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from Twice Sorry by Barbara Moore

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As family reunions go, this hadn’t been a great success, but then, we weren’t much on family get-togethers. Maybe it’s better that way. We don’t seem to have much in common. But I keep trying. Like, maybe someday we’ll all exchange hugs instead of “Hi” and “How are you?”

So why was I surprised when no one was — never mind thrilled or excited — not even slightly interested in my idea?

“There she goes again,” was the first reaction, and from my brother, David, “Jeez, where do you get these dumb ideas?” And from another, “Who cares, anyway!”

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Really, I didn’t expect it this time. It’s not like the time I’d planned that super family picnic with a tent, in case it rained, a moon walk for the youngsters, and the musician who brought instruments for all to play as he strolled with guitar and sang silly songs. Well, they weren’t silly, exactly; some were downright off-color. (Had I heard him mention that when I answered his ad — and had the devil in me said, “Oh, live a little!”?)

And it’s not like the time of my brother’s party to celebrate the completion of their beautiful pool and cabaña. I had no idea they were going to have it blessed with an old-fashioned new-home ceremony, complete with priest and holy water. So, of course, my gift wasn’t appreciated — my dazzling, hand-printed-best-calligraphy, chrome and purple sign, “Welcome to our ool! Please keep the ‘p’ out of it!” Noting the sour reactions, I’d thought, “Wait ’till they see the cabaña!”

“This is different,” I told them. “It’s something for all of us! We’ll work together, call up family memories, research ancestors. I’ve already been checking Vital Records at City Hall. It’s fascinating, seeing those handwritten records, brown and crinkly with age!”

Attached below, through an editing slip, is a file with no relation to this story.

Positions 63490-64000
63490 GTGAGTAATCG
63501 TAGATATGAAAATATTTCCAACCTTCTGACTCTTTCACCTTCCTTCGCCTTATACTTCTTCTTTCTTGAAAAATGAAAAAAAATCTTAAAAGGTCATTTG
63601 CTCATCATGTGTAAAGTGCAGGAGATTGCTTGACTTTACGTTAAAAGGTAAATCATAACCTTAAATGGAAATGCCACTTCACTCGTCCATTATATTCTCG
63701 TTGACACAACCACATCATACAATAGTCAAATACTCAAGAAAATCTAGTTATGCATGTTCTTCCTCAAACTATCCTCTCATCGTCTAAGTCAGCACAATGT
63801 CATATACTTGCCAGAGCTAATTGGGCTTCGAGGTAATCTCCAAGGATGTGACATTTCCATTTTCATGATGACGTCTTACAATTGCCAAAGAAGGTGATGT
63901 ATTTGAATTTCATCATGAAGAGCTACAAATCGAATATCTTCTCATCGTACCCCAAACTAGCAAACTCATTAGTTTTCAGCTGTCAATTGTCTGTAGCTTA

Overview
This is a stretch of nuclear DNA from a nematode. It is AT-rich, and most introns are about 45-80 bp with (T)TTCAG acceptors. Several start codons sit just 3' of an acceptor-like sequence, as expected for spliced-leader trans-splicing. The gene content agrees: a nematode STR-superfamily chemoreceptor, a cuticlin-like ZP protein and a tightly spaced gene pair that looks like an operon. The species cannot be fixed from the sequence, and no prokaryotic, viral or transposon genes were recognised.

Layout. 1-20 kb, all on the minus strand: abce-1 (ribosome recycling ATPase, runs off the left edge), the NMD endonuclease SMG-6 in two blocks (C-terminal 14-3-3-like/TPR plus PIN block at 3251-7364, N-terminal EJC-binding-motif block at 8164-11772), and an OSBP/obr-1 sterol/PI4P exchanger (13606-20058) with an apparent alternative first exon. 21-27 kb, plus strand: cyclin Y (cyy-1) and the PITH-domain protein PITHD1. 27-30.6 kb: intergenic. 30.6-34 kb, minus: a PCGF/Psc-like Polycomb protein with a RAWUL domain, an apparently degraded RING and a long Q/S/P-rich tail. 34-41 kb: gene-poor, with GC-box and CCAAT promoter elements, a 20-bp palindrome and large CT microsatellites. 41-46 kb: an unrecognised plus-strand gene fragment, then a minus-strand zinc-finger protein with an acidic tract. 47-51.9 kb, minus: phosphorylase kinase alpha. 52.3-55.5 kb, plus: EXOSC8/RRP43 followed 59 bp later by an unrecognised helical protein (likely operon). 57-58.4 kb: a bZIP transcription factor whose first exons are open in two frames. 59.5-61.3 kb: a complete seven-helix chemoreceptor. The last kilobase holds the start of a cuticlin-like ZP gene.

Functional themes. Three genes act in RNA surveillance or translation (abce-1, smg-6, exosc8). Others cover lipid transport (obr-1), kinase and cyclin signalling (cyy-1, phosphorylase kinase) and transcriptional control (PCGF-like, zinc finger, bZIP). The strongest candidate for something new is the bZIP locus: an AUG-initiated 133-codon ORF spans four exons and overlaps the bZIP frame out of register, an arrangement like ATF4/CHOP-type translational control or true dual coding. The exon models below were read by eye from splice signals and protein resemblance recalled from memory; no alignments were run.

“Oh, my Lord!” came first — then, “You’ll be sorry!” and a buzz of comments.

Aunt Sarah said quietly, “What do you expect to find? We’re just an ordinary family.”

“She’ll find something — or she’ll invent something,” mumbled David, in a head-shaking aside.

“Oh, don’t do that,” Aunt Helen said. “Don’t romanticize the family or look for heroes.”

“But, such a large family,” I said plaintively, “and so many left home for good. There must have been interesting experiences. How about Uncle Archie? Didn’t he go out West somewhere and no one ever heard from him…?”

“As far as we know,” mumbled David. “Prob’ly a good reason; wouldn’t admit it if they did hear.”

“Well, I’ve already found something,” I threw out with a head toss and lift of the shoulder. “There were 14 children, not 13! Ha! Betcha didn’t know that.”

And David sighed. “Jeez, Sue, didn’t you used to knit — or do watercolors?”

Aunt Helen spoke softly, “Yes, we knew, or at least I did. And before you say anything else, yes, I know when she was born.”

“What does that mean? Did Grandfather have two wives?” Looks were exchanged, but no one answered, and their silence spoke. “Oh, Lordy, Lord, he did!” I breathed. “At the same time?”

 

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